“After Irma, we probably need 30 million or more trees over the next 10 years,” Sparks said. “That’s why in addition to this significant tax bill we need a federal relief/rebuild package so growers can be made as close to whole as possible and get back to producing Florida citrus.”

The decline came not only from the death of greening-infected trees but also because many growers decline to replant until scientists could come up with more effective strategies to grow citrus in a disease environment.

Many large growers with thousands of grove acres had the capital to replant, but small and medium-sized growers with 1,000 acres or less had difficulty finding the money.

That’s why speeding up the deduction of planting expenses can make a crucial difference, Black said.
Under the old law, a grower had to wait until the new grove produced a commercial harvest that generated income before the grower could write off planting expenses, he said. That takes no less than three years and sometimes five years, depending upon the variety and growing conditions.

That meant spending about $13,000 per acre to plant a new grove, then waiting several years to get any financial benefit from the expense, Black said. That’s a $1.3 million cost to plant a 100 acre grove.

The new tax law doesn’t change the cap on the 10-year period for depreciating the planting expense, but it changes the timing of the tax liability, he added. That means Uncle Sam gets the same amount of tax revenue over the long run, 13 to 15 years, but the grower realizes an immediate tax savings.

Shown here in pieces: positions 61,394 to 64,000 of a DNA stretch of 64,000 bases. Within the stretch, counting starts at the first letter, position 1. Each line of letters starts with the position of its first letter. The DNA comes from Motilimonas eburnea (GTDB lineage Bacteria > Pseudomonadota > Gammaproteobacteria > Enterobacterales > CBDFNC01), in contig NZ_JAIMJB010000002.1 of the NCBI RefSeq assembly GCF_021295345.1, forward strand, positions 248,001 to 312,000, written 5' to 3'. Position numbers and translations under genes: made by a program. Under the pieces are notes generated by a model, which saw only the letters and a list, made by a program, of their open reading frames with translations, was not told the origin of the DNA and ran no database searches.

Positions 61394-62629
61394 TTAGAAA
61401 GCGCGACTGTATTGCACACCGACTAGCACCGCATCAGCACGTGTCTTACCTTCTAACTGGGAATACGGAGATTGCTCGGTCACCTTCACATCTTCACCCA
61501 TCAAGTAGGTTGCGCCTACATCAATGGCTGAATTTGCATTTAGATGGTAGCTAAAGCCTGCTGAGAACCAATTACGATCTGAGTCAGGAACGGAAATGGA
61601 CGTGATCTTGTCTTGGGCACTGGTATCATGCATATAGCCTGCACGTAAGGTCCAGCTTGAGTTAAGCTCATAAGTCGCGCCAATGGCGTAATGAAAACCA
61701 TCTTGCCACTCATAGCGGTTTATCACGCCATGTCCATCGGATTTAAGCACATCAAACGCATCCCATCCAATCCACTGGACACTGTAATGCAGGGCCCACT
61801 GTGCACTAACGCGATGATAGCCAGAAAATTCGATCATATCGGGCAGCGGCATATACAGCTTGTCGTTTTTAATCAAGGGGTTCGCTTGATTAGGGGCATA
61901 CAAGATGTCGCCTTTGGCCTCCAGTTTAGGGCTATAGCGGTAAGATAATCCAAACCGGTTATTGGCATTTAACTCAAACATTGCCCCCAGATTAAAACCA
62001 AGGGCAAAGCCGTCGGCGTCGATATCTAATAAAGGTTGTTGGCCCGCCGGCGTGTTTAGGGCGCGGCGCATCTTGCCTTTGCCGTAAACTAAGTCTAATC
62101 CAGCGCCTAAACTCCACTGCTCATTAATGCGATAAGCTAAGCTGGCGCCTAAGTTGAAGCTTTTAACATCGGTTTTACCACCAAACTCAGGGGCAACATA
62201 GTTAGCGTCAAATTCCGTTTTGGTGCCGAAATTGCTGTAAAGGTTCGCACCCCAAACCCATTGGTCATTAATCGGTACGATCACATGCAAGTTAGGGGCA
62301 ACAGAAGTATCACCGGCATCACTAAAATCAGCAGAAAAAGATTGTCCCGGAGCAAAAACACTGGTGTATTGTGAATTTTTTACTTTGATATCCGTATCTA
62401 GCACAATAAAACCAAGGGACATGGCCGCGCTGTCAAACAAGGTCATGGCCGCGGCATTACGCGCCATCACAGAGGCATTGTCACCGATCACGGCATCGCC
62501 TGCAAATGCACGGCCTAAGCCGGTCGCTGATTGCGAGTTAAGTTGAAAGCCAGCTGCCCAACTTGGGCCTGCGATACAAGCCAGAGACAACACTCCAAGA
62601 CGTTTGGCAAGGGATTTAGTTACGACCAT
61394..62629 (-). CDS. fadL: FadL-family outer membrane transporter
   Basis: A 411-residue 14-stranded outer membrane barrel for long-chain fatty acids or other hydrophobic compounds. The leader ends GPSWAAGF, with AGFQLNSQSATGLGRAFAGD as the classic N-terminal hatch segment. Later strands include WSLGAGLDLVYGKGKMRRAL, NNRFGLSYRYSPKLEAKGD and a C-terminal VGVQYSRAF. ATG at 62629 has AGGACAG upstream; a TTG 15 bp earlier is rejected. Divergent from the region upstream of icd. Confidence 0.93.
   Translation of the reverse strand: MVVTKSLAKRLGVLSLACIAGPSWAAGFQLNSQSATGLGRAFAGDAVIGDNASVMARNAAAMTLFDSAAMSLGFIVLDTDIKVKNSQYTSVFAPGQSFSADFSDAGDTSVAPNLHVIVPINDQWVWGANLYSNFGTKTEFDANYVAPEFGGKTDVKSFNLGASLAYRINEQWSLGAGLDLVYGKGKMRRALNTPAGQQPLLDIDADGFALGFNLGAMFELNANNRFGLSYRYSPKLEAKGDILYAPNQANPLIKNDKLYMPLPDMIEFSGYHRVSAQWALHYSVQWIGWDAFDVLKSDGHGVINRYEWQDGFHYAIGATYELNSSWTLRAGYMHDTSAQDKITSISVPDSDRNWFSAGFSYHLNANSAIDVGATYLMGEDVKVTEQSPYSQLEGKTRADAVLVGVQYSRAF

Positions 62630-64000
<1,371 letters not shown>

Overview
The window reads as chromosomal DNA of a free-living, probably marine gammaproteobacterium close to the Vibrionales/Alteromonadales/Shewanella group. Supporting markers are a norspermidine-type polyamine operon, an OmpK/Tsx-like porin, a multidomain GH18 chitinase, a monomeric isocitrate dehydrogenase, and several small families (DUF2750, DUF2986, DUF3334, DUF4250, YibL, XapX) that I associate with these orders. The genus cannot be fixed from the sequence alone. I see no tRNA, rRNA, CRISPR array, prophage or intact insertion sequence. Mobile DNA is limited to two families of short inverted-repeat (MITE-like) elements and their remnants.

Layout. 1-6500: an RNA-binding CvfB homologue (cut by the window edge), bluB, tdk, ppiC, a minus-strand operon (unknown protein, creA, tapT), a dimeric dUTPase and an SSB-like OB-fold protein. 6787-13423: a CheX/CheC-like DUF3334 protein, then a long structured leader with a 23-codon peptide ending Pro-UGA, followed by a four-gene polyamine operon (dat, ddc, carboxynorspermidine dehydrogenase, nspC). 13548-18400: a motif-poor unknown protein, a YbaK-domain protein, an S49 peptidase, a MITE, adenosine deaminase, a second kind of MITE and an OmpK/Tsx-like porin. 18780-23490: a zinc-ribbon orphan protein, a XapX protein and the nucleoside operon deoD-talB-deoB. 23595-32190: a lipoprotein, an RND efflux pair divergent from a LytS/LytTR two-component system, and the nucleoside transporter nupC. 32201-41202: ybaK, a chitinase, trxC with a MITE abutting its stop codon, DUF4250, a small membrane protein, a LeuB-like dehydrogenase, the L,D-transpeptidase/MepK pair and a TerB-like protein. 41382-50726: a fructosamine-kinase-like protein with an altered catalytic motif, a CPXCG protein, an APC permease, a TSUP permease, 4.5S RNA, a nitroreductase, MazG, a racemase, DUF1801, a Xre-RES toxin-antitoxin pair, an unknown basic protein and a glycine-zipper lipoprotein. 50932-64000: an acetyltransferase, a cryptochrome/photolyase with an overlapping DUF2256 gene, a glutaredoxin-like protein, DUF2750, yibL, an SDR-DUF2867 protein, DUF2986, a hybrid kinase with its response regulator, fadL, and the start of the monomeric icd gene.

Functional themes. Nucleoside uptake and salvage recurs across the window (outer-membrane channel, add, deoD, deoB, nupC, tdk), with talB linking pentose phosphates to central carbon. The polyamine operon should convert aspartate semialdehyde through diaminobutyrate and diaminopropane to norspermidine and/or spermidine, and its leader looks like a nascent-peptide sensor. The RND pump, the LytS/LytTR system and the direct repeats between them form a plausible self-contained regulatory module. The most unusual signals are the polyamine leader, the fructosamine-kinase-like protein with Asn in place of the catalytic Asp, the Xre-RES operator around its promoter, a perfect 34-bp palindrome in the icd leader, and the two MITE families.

“You know what your tax liability is today. You don’t know your profit 13 years in the future,” Black said. “It really allows the grower to de-risk the investment.”

Moreover, a citrus grower with income from other businesses – often the case with small and medium growers – can take the write off against that other business income, he added.

“Many citrus growers do have diversified interests, such as rental income or growing other commodities,” Black said. “This will help the industry, both large and small growers. We need everybody for a healthy industry.”

The faster tax break may spur replanting on abandoned grove properties in Florida, most of them owned by smaller growers who could not afford the rising costs of operating in the greening environment, citrus officials said. The USDA last counted more than 130,000 acres of abandoned groves in Florida in 2016.
Buchanan was a prime mover of the tax bill as a member of the U.S. House of Representatives Ways and Means Committee, where most tax legislation originates. Every member of Florida’s 29-member congressional delegation in both the House and Senate co-sponsored the bill.

“Immediate tax relief is crucial to help Florida citrus growers rebuild and get back on their feet,” Buchanan said in a press statement following the successful congressional vote on the tax package. “I’m pleased that my bill to help farmers recover from Hurricane Irma has been included in this key legislation.”